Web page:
The New Food Economy: H. Claire Brown reports that New York’s Albany County Supreme Court has dismissed a case challenging the exclusion of farmworkers from state laws that protect workers’ right to organize. In particular, the court ruled that changing state labor law is up to the legislature, not the courts. The plaintiff in the case is Crispin Hernandez, a dairy farm worker who was fired for organizing for safer working conditions. New York Gov. Andrew Cuomo administration’s had declined to defend the farmworker exclusion in court, but the New York Farm Bureau stepped in to defend it instead. The New York Civil Liberties Union, which represents Hernandez and the worker centers that brought the case, said it will appeal the ruling. (The Pump Handle wrote about Hernandez’s fight and the efforts of local worker centers to improve dairy farm working conditions in late 2016.) In an NYCLU news release, Hernandez said: “I am disappointed with today’s decision, but we will continue fighting for a victory. With the help of God and all of our supporters, we will change the conditions that we deal with as farmworkers and we will keep pushing to be treated like human beings.”
San Francisco Chronicle: David Baker reports that Cal/OSHA has cited automaker Tesla for alleged violations of state labor law, much of it related to the safe handling of hazardous chemicals at the company’s Fremont factory. Many of the allegations are similar to previous complaints against the company — namely, that workers aren’t being given adequate training with regard to chemical safety. Baker reports that Tesla, which has been cited by Cal/OSHA more than 30 times in the last five years, has rejected such accusations in the past, describing them as a “pressure tactic from people trying to unionize the factory.” Baker writes that the recent Cal/OSHA citation reports that: “Employees were not aware, for example, of the availability and location of safety data sheets which detail the potential hazards of specific chemicals used at the plant, according to the citation. They also did not receive information about the presence of some hazardous chemicals near their work stations or ways they could protect themselves, the citation says. Nor were they informed of the results of air monitoring within the factory.”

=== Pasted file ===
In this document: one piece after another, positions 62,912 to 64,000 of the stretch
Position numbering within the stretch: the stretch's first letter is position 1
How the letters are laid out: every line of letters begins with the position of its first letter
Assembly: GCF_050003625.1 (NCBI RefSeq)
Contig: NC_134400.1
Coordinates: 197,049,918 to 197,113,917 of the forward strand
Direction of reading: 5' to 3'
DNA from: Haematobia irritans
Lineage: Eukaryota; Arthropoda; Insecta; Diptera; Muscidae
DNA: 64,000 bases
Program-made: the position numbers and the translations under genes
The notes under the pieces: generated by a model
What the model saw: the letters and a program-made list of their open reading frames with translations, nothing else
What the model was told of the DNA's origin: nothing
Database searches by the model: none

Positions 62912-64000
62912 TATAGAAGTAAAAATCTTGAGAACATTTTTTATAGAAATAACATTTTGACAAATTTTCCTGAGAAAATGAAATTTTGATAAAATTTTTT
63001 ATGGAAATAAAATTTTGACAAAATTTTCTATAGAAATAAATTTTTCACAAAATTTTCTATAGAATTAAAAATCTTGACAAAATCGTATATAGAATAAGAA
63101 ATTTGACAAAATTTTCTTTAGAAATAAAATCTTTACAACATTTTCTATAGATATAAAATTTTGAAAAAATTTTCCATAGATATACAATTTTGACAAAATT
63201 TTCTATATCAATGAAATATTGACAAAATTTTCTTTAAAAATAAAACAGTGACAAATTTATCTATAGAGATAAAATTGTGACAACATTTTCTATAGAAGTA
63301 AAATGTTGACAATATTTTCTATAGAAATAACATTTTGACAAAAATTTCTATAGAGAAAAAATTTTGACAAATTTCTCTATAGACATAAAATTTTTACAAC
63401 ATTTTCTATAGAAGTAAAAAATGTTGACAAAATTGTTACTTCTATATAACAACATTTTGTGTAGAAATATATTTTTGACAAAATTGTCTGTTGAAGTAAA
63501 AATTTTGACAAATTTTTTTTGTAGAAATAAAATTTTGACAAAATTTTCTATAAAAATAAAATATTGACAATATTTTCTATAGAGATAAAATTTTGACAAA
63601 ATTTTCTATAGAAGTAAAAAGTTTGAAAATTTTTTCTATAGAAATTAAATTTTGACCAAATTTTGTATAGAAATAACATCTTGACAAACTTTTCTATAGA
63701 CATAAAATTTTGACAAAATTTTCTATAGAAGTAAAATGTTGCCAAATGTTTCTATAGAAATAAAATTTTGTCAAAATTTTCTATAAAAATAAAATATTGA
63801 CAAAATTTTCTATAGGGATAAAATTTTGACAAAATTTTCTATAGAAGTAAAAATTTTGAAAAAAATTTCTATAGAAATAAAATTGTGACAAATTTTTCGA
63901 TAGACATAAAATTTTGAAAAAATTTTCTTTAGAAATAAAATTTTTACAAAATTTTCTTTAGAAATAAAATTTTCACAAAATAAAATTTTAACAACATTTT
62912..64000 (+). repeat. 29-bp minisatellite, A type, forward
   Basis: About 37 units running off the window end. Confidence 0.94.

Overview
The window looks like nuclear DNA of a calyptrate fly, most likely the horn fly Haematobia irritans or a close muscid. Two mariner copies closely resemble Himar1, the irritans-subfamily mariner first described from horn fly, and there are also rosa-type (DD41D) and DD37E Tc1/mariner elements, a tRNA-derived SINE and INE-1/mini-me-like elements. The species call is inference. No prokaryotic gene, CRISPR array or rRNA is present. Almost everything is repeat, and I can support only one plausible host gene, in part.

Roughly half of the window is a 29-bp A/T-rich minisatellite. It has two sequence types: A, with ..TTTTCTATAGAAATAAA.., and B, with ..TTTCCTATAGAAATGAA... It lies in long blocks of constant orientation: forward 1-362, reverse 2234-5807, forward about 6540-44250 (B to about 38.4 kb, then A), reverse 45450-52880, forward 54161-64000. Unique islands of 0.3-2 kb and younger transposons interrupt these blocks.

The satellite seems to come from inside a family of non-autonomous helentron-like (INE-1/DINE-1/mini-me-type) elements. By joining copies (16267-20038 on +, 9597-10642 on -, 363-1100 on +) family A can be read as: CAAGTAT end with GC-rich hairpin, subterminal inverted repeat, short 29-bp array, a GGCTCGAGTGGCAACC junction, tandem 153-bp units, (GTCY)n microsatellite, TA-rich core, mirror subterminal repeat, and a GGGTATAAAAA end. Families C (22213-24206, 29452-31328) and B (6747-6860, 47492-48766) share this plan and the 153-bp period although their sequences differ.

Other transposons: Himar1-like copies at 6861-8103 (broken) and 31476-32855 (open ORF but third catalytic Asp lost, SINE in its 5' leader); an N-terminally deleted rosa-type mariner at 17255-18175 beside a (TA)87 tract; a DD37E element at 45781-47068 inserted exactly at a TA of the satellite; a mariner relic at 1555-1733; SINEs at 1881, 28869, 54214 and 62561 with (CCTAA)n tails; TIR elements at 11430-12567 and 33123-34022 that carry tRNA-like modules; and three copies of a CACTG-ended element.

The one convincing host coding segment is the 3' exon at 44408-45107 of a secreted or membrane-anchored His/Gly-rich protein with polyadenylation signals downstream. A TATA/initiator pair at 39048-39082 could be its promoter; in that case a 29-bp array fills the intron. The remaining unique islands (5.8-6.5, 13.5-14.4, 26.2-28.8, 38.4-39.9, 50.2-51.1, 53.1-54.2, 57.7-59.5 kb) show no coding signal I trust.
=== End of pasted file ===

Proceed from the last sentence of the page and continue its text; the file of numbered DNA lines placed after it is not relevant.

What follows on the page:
Reveal: Bernice Yeung reports that the country’s biggest janitorial company, ABM Industries Inc., is facing new allegations that it’s ignoring sexual abuse in the workplace — this is despite the company agreeing on multiple occasions in the past to get better at preventing sexual violence against its women workers. The three current cases are based in Fresno, California, but follow an unfortunate and similar pattern from previous cases: female janitors say their supervisors exploit the isolating nature of night shift janitorial work to harass, abuse and assault them. (Reveal first broke this story in 2015 with their “Rape on the Night Shift” investigation.) According to Yeung, the three Fresno janitors lodged their complaints in spring 2017; the company sent each a form letter saying the accused supervisors would no longer be assigned to their workplaces, but wouldn’t disclose whether the men had been punished. Yeung writes: “The current Fresno cases are an illustration of how, in the midst of the #MeToo movement and new efforts to include low-wage workers in the national conversation about sexual harassment, sexually abused janitors say they continue to face real barriers – such as the threat of deportation or losing the financial lifeline of their jobs – when they try to report the problem.”